“Some traditionally came to us for 30 years and they’d ring us up and say they’re really sad that they couldn’t come,” she said.

Caloundra has always been attractive to families. Picture: Visit Sunshine Coast

Ms Harris said more holiday accommodation was in various stages of construction and planning “but that’s no quick solution” to the current availability.

“Heaps of people won’t be able to come and holiday here that traditionally did.”

Stockdale & Leggo Caloundra director Kevin Stroud confirmed uncertainty over COVID was increasing property sales, which was affecting availability of permanent rental properties, and the flow-on from these was hurting holiday rentals.

Mr Stroud said that over the past 18 months, his business had “lost” about 30 properties off its permanent rental books as a result of owners selling or moving in.

He said interest rates would need to increase before any turnaround could occur.

Not only would that put the brakes on people buying homes, property owners who couldn’t meet mortgage payments due to higher interest rates also would be forced to sell, bringing investors back to the market looking for a bargain.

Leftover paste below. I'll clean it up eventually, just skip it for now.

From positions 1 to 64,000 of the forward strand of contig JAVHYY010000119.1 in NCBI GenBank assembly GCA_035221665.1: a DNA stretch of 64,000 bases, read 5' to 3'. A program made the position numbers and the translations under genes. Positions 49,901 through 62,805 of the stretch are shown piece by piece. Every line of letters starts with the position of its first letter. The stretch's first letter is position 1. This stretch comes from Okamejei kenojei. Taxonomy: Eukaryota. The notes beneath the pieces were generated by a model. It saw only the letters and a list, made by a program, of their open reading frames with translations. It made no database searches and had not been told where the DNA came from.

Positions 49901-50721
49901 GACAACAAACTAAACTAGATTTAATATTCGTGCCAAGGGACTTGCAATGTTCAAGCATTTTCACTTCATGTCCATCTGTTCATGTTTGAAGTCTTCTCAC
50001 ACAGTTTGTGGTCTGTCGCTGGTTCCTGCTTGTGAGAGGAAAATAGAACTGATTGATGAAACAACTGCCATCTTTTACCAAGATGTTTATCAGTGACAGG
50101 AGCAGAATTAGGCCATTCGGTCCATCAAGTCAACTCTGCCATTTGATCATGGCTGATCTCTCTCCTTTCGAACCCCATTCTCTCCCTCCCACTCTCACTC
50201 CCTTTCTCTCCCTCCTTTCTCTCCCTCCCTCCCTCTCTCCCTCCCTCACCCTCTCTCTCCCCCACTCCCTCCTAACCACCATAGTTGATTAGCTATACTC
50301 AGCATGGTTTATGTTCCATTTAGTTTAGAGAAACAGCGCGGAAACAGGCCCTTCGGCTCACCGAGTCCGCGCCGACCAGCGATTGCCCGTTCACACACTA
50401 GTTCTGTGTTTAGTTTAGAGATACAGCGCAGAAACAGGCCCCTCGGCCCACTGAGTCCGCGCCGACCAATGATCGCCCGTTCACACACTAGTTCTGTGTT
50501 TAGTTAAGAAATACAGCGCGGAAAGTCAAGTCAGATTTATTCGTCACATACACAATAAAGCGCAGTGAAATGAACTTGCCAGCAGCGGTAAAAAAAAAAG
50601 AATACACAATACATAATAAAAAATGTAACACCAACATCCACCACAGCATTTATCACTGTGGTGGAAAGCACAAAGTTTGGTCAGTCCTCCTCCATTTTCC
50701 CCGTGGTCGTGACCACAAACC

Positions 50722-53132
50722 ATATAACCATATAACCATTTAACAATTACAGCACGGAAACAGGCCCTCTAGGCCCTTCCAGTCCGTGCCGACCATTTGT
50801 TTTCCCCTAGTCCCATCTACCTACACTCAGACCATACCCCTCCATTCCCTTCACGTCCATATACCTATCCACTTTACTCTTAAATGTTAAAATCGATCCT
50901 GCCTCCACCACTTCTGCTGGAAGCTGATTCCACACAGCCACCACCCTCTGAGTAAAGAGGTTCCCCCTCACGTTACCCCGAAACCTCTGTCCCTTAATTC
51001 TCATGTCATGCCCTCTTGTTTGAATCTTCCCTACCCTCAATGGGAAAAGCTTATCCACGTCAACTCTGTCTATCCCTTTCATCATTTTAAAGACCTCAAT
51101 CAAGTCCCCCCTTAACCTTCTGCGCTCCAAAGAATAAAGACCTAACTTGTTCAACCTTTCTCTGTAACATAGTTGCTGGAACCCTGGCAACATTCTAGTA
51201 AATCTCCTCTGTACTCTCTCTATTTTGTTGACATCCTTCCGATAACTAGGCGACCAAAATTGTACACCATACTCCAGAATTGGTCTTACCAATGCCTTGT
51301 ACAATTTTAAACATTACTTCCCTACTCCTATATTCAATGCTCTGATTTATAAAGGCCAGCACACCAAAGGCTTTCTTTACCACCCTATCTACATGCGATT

The changing face of Caloundra is seeing availability of holiday rentals decline. Picture: Facebook.

More properties might then be available for permanent or holiday rental.

“There’s basically very little investment in the market at the moment,” he said.

“There is not the same amount of investors around to what there was 18 months ago.

“Once you get a rise in interest rates, it’s funny but you start to get more investors back in  the market.

“I can’t see that happening this year.”

Mr Stroud feared holidaymakers in greater numbers were deciding to caravan around Queensland instead of staying extended periods in the one holiday spot such as Caloundra.

A Visit Sunshine Coast spokesperson said the Sunshine Coast had always boasted an extensive range of short-term accommodation across a range of booking platforms.